"I have 1,060,000 francs remaining," he said. "What a pity Mademoiselle de Villefort is dead! She suited me in every respect, and I would have married her."
And he calmly waited until the twenty minutes had elapsed after Madame Danglars' departure before he left the house. During this time he occupied himself in making figures, with his watch by his side.
Asmodeus—that diabolical personage, who would have been created by every fertile imagination if Le Sage had not acquired the priority in his great masterpiece—would have enjoyed a singular spectacle, if he had lifted up the roof of the little house in the Rue Saint-Germain-des-Prés, while Debray was casting up his figures.
Above the room in which Debray had been dividing two millions and a half with Madame Danglars was another, inhabited by persons who have played too prominent a part in the incidents we have related for their appearance not to create some interest.
Mercédès and Albert were in that room.
Mercédès was much changed within the last few days; not that even in her days of fortune she had ever dressed with the magnificent display which makes us no longer able to recognize a woman when she appears in a plain and simple attire; nor indeed, had she fallen into that state of depression where it is impossible to conceal the garb of misery; no, the change in Mercédès was that her eye no longer sparkled, her lips no longer smiled, and there was now a hesitation in uttering the words which formerly sprang so fluently from her ready wit.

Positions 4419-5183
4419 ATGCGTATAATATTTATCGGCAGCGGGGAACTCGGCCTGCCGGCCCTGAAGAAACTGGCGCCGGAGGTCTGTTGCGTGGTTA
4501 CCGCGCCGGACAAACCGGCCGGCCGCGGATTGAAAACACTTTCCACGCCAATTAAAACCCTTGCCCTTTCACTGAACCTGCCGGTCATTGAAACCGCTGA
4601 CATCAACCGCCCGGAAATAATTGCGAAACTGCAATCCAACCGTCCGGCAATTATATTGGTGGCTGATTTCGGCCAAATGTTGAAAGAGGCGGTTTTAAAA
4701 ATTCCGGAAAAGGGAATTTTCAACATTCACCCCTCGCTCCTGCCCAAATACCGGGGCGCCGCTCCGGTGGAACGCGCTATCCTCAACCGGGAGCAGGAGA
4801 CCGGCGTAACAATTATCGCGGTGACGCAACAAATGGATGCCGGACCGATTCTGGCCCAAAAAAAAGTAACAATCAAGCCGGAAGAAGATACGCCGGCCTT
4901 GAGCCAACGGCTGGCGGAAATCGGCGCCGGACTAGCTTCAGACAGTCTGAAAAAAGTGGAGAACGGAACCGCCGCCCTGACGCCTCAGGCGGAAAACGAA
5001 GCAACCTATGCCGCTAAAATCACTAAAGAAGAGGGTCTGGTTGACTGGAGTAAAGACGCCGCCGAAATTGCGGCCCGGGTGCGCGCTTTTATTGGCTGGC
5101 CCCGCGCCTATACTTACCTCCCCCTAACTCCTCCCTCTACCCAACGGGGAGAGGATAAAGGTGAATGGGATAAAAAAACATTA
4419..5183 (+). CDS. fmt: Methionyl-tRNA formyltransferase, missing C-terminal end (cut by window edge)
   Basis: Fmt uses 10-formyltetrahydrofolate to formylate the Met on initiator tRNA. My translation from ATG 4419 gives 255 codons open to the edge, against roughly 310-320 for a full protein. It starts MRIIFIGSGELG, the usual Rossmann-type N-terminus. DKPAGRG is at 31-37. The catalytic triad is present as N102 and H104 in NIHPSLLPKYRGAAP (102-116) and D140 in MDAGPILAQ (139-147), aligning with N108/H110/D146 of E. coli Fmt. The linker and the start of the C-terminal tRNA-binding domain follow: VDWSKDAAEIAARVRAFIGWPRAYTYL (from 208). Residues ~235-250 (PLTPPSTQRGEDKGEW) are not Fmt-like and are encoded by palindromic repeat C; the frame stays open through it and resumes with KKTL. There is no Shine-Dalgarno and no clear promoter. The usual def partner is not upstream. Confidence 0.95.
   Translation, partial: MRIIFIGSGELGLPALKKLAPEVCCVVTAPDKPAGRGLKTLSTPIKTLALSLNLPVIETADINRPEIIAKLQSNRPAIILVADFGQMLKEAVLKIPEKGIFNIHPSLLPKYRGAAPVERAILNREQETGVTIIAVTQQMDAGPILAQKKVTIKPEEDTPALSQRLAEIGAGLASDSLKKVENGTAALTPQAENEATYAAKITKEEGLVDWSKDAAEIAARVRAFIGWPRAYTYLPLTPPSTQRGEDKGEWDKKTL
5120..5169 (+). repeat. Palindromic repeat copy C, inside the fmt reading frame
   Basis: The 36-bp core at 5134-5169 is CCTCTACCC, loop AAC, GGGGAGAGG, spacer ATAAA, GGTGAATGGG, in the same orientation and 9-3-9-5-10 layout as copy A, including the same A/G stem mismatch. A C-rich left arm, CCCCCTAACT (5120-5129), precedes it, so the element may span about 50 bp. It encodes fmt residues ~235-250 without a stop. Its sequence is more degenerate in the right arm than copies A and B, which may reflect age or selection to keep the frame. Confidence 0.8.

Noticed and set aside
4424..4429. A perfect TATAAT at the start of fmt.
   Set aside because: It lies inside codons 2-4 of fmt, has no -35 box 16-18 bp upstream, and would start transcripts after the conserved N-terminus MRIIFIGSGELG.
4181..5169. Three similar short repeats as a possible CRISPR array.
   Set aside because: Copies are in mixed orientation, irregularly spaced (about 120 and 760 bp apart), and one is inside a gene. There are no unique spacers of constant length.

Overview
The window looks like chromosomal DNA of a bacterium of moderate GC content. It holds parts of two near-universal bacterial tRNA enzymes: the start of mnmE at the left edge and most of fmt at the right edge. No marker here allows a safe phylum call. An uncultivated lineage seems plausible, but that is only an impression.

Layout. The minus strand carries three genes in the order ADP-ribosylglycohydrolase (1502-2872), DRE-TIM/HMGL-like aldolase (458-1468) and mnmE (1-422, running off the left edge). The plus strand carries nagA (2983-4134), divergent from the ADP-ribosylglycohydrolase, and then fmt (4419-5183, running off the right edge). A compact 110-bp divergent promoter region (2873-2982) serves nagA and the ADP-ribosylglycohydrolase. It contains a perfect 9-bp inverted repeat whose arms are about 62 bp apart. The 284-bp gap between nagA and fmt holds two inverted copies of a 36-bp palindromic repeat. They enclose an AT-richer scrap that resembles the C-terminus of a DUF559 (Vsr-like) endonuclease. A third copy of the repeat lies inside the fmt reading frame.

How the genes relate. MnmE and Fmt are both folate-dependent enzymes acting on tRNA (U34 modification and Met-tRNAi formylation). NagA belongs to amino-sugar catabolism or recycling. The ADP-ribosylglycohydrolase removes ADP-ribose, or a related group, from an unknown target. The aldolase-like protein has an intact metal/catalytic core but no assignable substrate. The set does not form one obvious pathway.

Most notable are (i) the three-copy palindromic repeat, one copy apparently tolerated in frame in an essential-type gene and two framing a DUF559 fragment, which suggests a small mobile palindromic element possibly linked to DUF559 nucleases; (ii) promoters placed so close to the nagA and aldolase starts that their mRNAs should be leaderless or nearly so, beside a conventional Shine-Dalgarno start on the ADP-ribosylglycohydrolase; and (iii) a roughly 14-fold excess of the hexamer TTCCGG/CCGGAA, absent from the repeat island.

It was not poverty which had broken her spirit; it was not a want of courage which rendered her poverty burdensome. Mercédès, although deposed from the exalted position she had occupied, lost in the sphere she had now chosen, like a person passing from a room splendidly lighted into utter darkness, appeared like a queen, fallen from her palace to a hovel, and who, reduced to strict necessity, could neither become reconciled to the earthen vessels she was herself forced to place upon the table, nor to the humble pallet which had become her bed.
The beautiful Catalane and noble countess had lost both her proud glance and charming smile, because she saw nothing but misery around her; the walls were hung with one of the gray papers which economical landlords choose as not likely to show the dirt; the floor was uncarpeted; the furniture attracted the attention to the poor attempt at luxury; indeed, everything offended eyes accustomed to refinement and elegance.